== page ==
speech in which he told them that
South Carolina was not. behind in
any of the great movements of the !
day. He pointed to the great de
velopm'ent of the cotton manufac
_ turing industry and said that im
proved transportation facilities were
not necessary to handle the inereas
ing output. The governor today per
Sformed the first duties of vice pres
Sident of the convention which was to
Sgo around with a bunch and shake
Shands with President Roosevelt,I
Vice President Fairbanks and'
SSpeaker Cannon, hear Mr. Ransdall,
Sprisident of the convention, make
a each one a speech and hear each one
a of the three make the bunch a speech.
SGov. Ansel did this with. great facil
ity and effectiveness,
WANTED TO SEE HER MONEY.
1 A Refreshinig Epsdof a Run on
a New York Bank.
1 New York Times.
A savings bank -is never a very
- cheerful place. To one smiling young
1 matro,' putting 'a,side the proverbial
I nest egg,'' or, still more, smiling
a young mother depositing in trust for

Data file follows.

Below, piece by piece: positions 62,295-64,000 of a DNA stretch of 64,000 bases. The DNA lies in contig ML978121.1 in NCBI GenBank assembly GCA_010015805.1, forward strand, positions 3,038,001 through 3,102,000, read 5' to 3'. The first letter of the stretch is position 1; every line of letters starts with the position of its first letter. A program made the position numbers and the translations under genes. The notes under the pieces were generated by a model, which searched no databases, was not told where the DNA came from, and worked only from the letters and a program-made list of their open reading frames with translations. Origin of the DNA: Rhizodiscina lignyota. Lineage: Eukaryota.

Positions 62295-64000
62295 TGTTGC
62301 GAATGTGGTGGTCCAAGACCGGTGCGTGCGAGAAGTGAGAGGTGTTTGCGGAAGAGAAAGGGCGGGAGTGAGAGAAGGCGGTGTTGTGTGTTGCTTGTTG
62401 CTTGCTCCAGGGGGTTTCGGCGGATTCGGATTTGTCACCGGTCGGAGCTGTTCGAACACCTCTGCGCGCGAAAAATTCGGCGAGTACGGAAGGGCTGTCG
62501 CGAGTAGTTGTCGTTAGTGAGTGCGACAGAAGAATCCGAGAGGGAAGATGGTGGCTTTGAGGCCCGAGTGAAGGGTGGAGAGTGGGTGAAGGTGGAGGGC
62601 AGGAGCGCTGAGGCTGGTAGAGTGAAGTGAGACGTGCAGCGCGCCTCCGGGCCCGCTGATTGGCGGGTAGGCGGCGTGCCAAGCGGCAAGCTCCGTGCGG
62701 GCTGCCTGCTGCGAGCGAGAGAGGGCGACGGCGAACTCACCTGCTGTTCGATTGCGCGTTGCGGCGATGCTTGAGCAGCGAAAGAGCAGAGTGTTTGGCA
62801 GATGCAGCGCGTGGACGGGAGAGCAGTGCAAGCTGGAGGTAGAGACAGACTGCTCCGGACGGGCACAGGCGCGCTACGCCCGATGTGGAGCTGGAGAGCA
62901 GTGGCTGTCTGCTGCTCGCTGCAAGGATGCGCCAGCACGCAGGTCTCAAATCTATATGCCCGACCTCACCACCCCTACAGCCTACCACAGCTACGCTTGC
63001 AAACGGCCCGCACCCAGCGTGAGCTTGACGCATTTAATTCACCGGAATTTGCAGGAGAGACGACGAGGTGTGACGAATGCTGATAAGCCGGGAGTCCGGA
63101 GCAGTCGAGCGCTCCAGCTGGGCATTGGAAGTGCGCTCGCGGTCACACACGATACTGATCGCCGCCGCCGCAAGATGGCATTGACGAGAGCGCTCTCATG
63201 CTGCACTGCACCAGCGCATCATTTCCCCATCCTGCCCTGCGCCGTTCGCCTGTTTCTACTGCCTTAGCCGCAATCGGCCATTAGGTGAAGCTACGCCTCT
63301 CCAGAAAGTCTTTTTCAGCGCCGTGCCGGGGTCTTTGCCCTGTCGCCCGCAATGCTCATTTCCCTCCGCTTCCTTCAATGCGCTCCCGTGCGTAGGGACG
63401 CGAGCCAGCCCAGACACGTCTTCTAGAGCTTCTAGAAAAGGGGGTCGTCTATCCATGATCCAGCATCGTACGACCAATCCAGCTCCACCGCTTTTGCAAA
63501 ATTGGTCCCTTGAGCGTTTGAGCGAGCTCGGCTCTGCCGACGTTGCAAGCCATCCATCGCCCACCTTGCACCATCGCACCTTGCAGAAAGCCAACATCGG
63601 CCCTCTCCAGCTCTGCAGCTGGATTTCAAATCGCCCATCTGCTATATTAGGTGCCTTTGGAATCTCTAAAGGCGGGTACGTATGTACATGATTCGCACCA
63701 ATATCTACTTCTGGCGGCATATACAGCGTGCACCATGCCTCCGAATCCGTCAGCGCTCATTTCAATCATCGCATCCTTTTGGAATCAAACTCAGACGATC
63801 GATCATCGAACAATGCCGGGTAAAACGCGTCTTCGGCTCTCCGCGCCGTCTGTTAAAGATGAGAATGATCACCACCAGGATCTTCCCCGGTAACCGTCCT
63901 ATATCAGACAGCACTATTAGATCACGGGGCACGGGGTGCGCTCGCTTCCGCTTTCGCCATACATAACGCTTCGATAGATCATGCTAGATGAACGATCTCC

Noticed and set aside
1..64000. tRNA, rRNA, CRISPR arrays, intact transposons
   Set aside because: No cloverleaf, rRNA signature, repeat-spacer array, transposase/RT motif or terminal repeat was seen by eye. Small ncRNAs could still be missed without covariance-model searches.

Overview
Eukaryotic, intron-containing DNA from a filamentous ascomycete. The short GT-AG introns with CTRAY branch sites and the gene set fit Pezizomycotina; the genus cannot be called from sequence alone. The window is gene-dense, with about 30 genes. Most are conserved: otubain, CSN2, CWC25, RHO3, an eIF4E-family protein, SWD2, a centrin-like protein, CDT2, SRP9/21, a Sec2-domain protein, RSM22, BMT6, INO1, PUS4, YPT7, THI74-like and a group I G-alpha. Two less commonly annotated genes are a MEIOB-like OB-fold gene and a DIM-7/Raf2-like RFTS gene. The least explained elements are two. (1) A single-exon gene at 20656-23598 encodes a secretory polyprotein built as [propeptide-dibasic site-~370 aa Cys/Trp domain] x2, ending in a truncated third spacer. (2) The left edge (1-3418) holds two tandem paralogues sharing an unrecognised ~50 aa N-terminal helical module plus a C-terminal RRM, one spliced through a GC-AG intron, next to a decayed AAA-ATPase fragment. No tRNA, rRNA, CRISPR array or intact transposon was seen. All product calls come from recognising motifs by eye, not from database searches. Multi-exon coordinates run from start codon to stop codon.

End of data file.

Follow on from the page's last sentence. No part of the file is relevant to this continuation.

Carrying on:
the first baby, there are ten sad-fae
ed women in black, many of them
rwith widows' veils. /
- This was especially true recently
a when the panic sent anxious' deposi
- tors by the hundre~ds to draw out
'ill savinzs, and it w.
s fore especially refershing to see in.
that crowding som'bre line not ''Lola
e from Berlin,'' but Marguerita from
Italy,. a trim, bright-eyed little wo
7 man with a searlet* handkerchief
- around -her neck and her uncovered,
- glossy, 'blackr locks puffed and braid
- ed and curled as if for an inaugura
- tion ball.
i .She waited patiently-eveni oheer
- fully-,as slowly foot by foot ap
proached the paying teller's des.k,
but it was 2 o'clock before her turn
came. She began to look weary, but
she gave the wearier man 'behind the
-window a confiding smile as she
e handed him her bank book and said:
S:"I want it all.''
SHe glanced at the book and count
ed out $312 in one-dollar bills.
- "That mine!'' gasped the little
e The teller nodded.
o She fingered the bills, looking more
L, puzzled. The woman behind her was
e almost crying with impatience. The
line swayed as if it had been a row
e of 'bricks and some -one ihad hit the
a last brick in the row. Still Marguer
r it'a folded and unfolded the bills; she
- had all the repose' of her native land..
L. 'You sure?'' she said at last.
e ''You sure these tall mine?''
e "All yours,'' the man answered
Ordinarily he would have told her
s she was blocking the line, but this